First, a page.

Work in Progress

Of course this cost curve bending doesn't come easy. It takes a very long time to actually understand a problem, even longer to figure out where the problem is coming from and even longer, maybe forever to be able to fix it. Recently there have been some steps taken to try to fix the problem and even though they are in the very early stages it is necessary to analyze them to see what merit they have and if they could one day pick up enough steam to fix the spending crisis. Below are some plans that have been brought up in legislation, what challenges they pose, how the roles of the active parties will change and what effects will these bills have on those parties.

House Proposal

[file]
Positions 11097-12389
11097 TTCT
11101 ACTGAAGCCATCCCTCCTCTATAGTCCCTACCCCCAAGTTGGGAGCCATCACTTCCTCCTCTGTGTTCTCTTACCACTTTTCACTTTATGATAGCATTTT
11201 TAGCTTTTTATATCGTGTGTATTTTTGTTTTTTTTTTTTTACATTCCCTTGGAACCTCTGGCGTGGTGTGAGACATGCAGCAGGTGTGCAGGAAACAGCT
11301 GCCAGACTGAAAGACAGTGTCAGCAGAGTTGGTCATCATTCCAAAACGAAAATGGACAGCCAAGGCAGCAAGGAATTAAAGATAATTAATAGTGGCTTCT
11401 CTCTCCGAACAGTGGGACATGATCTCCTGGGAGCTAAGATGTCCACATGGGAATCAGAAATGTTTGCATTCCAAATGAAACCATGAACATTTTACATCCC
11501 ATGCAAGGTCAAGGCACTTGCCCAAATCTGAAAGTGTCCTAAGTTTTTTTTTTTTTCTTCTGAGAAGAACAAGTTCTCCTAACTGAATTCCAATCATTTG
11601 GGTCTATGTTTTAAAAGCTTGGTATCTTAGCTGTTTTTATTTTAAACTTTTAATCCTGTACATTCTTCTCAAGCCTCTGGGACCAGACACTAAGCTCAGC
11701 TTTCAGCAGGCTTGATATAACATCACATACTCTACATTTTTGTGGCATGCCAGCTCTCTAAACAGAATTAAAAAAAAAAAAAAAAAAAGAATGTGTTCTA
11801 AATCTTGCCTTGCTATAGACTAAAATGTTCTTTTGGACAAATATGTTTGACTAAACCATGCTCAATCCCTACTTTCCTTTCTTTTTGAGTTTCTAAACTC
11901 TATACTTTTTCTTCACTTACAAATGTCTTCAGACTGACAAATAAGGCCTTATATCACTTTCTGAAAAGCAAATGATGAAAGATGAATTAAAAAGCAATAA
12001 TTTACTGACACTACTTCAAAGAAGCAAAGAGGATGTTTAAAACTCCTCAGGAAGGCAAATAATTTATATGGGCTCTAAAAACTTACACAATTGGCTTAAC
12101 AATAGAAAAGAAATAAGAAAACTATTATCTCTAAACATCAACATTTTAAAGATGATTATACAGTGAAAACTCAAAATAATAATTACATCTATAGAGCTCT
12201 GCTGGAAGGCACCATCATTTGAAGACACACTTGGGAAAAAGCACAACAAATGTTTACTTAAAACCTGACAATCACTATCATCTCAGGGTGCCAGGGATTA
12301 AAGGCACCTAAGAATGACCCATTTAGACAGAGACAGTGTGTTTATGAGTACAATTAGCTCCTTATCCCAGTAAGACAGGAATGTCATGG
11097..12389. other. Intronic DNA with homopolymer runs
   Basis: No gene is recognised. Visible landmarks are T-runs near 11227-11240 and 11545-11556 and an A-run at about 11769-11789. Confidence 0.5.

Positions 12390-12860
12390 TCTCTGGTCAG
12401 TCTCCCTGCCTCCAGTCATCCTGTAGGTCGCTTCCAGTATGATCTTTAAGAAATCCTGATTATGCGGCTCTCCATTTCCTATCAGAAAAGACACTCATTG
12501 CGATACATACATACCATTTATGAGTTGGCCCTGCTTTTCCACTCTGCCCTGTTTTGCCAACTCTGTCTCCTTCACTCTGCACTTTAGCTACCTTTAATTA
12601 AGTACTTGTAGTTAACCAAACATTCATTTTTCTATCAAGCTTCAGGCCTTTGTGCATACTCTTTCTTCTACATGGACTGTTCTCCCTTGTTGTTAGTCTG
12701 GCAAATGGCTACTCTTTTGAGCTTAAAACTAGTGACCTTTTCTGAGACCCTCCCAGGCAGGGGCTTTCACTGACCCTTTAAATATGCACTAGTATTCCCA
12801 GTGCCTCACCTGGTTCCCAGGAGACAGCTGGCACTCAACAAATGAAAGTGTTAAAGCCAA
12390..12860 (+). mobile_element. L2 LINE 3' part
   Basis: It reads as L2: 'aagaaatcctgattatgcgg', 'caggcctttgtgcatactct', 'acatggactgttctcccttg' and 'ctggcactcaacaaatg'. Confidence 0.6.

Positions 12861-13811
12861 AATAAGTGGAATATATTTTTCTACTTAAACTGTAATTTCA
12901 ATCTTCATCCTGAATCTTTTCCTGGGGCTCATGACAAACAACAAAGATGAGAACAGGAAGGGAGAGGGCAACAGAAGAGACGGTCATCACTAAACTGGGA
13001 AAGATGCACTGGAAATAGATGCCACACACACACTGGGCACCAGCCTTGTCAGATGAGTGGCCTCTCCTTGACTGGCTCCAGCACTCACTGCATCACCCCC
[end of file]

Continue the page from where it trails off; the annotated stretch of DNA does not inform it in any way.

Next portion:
The house proposal features many different areas of focus however only four were discussed in the Health Affairs article and those four will be the focus of this section. The first part of the bill includes a permanent reduction in the annual updates to Medicare's fee-for-service rates [1]. The only exception is Physician services which would actually get an increase of 245 billion dollars. The next part of the bill is that payment rates on the Medicare Advantage would be cut which would save about 156 billion dollars [2]. Medicare advantage plans also called Part C, are essentially Medicare parts A and B covered by a private insurer [3]. One advantage is that these private insurers could offer coverage in areas that Medicare cannot. The interpretation that I have about the reasoning for these cuts is that they want all Medicare beneficiaries to be under government funded healthcare, not private insurers. These cuts could be an incentive for insurers to stay away from Medicare patients and for Medicare patients to keep their A and B plan through Medicare. The next part of the bill focuses on closing the "doughnut hole" in the Medicare part D drug coverage gap by reinstating drug maker rebates for "dual eligibles" (individuals enrolled in both Medicare and Medicaid)[4]. As is well known, Medicare Part D was established to reduce the out of pocket costs for prescription drugs by Medicare beneficiaries. One problem with this however is a controversial coverage gap also known as the "Doughnut Hole." In this doughnut hole, at a certain point, your coverage stops until some catastrophic cap point when the coverage kicks back in again. For example, in 2010 anywhere between 2,830 and 4550 spent on prescription drugs will be out of pocket costs to the beneficiary [5]. Anywhere below or above that range will be covered up to some percentage by Medicare. The goal of this part of the